Love gets a lot of press, a lot of praise. Much is said and written about love’s majesty; about the pains associated with its absence or withdrawal. Love is, however, taboo. Like Sex and God it’s not a topic for polite, conformist society. Well, unless treatments are mediated through other people’s loving, preferably expressed in some artform, in which love’s rhapsodies, banalities and desolations can be innocuously contained, ruffling no feathers, disturbing no power structures. Love in its own unruly vitality is liable at any moment to awkwardly challenge the rigid boundaries of what is controllable and predictable in the world.

Anyway, have a Happy Valentines Day, be you or be you not significantly other to another.

Love's oceans are not confined to romance.

Monday, February 11, 2008

Better Perception

I cannot express the real nature of my experiences. Can you?

My life exceeds the language that conveys it.


There is nothing that humanity knows about God that hasn’t been mediated by the human. This does not mean that God (or is it Brian? what's in a name?) does not exist, or that what humanity has known about God is false. It means only that humanity understands its world in human terms. Just as a donkey understands its world in donkey terms. It doesn’t follow, however, that there is only the human, or only the donkey.

Was Xenophanes back to front? It is God's accommodation to our frame of reference, not his non-existence, that underlies our anthropomorphism. If you were God, would you relate to Earthlings as a Plutonite?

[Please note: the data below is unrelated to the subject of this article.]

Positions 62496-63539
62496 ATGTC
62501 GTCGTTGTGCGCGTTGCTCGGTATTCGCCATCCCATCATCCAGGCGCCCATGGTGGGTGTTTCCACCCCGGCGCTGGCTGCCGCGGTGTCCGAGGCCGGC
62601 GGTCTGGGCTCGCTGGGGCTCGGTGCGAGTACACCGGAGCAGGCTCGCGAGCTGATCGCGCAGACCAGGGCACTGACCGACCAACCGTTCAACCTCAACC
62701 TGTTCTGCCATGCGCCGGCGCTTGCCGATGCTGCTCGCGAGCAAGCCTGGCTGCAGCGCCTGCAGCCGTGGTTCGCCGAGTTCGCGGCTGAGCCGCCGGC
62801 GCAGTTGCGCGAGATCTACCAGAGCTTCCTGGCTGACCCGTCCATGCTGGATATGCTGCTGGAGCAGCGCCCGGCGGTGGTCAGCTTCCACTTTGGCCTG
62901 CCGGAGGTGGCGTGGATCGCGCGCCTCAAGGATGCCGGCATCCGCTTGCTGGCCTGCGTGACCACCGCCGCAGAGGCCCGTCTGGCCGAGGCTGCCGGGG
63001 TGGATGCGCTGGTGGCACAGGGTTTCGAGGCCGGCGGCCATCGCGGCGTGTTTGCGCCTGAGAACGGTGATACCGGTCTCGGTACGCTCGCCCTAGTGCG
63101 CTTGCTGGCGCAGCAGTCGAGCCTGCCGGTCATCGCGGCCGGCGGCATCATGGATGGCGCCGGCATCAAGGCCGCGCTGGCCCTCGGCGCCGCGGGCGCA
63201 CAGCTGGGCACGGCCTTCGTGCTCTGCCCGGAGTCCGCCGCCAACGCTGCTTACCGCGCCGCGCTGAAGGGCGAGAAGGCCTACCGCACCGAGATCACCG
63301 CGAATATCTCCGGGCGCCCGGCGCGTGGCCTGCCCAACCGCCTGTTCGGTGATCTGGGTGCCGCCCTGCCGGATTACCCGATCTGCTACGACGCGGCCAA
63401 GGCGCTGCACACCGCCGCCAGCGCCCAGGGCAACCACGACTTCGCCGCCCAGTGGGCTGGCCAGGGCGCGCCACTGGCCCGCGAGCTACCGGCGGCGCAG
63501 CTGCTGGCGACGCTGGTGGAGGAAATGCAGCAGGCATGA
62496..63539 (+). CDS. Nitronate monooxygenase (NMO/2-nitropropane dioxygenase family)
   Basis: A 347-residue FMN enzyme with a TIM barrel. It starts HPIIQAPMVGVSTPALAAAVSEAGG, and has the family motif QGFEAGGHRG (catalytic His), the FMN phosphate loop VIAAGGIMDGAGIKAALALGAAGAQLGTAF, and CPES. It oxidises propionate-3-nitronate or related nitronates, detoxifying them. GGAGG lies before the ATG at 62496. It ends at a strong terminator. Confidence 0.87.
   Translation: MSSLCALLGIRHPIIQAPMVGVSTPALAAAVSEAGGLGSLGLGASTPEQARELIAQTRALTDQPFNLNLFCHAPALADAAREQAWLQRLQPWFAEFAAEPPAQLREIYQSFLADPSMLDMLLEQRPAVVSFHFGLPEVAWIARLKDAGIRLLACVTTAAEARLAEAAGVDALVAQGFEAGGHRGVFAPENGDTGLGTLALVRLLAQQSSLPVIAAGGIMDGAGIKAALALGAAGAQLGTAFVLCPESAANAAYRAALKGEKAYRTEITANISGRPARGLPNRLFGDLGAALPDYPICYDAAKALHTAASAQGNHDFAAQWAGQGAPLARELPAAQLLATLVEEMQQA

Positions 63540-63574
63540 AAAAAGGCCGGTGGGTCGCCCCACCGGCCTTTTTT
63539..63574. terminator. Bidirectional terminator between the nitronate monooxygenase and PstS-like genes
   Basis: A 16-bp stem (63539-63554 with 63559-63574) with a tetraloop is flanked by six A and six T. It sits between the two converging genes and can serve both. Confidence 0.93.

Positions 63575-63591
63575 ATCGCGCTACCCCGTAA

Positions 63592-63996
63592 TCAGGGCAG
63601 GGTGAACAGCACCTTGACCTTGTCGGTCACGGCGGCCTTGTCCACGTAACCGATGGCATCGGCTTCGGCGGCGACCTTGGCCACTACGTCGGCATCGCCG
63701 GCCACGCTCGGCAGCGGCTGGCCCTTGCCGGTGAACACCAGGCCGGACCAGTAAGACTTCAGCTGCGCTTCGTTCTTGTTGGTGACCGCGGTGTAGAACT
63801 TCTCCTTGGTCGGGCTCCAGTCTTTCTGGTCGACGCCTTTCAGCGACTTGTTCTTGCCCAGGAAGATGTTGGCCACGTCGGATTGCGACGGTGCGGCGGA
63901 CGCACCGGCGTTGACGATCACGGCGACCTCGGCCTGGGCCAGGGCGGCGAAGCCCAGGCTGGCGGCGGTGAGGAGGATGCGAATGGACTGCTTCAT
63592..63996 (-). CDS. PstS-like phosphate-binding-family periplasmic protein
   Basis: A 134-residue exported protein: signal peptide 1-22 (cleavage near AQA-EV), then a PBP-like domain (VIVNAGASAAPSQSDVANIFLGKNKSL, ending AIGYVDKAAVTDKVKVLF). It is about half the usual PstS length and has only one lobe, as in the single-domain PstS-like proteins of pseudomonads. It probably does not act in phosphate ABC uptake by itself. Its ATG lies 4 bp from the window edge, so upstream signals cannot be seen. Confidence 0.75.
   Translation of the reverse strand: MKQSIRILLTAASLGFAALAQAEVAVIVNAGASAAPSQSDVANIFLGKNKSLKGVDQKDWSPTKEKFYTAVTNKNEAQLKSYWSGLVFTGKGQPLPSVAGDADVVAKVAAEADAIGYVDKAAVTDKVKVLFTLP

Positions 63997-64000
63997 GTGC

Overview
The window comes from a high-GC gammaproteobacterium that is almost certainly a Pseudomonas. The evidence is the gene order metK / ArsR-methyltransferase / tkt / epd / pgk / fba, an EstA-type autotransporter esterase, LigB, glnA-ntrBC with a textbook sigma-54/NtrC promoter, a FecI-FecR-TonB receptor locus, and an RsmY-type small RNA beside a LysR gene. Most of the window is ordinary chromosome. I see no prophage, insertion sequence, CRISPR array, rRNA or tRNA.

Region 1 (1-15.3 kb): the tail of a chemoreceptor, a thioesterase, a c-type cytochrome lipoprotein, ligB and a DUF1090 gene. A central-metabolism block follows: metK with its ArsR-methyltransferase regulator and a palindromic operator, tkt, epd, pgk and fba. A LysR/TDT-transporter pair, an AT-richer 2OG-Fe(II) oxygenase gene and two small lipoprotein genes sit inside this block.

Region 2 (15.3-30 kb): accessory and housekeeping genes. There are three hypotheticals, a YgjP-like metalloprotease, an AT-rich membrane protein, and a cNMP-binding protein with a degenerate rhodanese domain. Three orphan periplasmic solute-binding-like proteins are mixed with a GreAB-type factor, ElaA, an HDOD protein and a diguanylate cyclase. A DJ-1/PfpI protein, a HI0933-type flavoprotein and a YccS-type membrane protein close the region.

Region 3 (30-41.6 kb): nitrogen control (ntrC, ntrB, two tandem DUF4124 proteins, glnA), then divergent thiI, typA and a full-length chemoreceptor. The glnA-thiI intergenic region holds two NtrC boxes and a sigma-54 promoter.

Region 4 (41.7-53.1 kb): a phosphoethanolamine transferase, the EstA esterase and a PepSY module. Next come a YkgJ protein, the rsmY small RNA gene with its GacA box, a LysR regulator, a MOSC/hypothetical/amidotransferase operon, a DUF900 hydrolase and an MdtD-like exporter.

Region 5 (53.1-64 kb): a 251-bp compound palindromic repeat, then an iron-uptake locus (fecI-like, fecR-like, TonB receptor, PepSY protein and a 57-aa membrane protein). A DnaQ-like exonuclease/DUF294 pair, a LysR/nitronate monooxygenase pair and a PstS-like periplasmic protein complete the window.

Anyway, whether God exists or not does not remove the relevance of the question: What is the nature of what it is to be human. Not what does it mean to be human, but what is it to be human.

Becoming an atheist changes little. You and the universe are the same. What changes is how you understand reality, about what you orientate your being. This alteration in you has little impact on the universe in-itself, which remains as unknowable as ever. It might be that you have exchanged one idol for another.

If we were to experience God directly, as undeniably as we experience water and air, it would matter not a jot if God 'existed' or not. In such circumstances even God himandherself wouldn’t care.

'Do those who know me need to believe in my existence? Do they ask themselves that question?'

Religion happens in the absence of God, philosophy in the absence of vision. In the Kingdom of Heaven there is only joy; and no Knowledge of Good and Evil.

The point is to alter the quality of experience. Not to experience new things.

To see things as if one has seen them for the first time, as it has been said. To see things as if one has given birth to them.

T.S.Eliot: ‘It is impossible to say what I mean.”

Friday, February 8, 2008

On Seed

Received wisdom has it that the egg is more valuable than the seed.

Don’t ask me to wheel out the neo-darwinian arguments. Alas, I can’t be bothered. Others can do it better than I.

Apparently my seed only has value if I can persuade an egg carrier that she should unite her egg to my seed, not to that of another seeder.

In and of itself my seed has no appeal. Even if I am a nice, charming, pleasant enough guy, it exerts no allure. It might only do so if I can persuade myself to perform a certain song and dance ritual, embarrassing to my dignity, antagonistic to the establishment of uncompetitive peace amongst men; a ritual marking me out in the eyes of egg carriers as that sort of a seeder, by implication the carrier of that kind of seed, worthy of her egg.